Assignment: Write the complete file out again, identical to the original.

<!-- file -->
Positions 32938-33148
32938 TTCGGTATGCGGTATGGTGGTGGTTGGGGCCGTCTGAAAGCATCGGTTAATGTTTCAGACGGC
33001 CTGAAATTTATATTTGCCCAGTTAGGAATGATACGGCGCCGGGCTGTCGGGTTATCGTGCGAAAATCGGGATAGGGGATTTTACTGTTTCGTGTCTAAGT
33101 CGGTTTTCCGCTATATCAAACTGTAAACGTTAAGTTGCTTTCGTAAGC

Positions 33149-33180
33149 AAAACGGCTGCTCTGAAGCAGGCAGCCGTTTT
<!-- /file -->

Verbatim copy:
Positions 32938-33148
32938 TTCGGTATGCGGTATGGTGGTGGTTGGGGCCGTCTGAAAGCATCGGTTAATGTTTCAGACGGC
33001 CTGAAATTTATATTTGCCCAGTTAGGAATGATACGGCGCCGGGCTGTCGGGTTATCGTGCGAAAATCGGGATAGGGGATTTTACTGTTTCGTGTCTAAGT
33101 CGGTTTTCCGCTATATCAAACTGTAAACGTTAAGTTGCTTTCGTAAGC

Positions 33149-33180
33149 AAAACGGCTGCTCTGAAGCAGGCAGCCGTTTT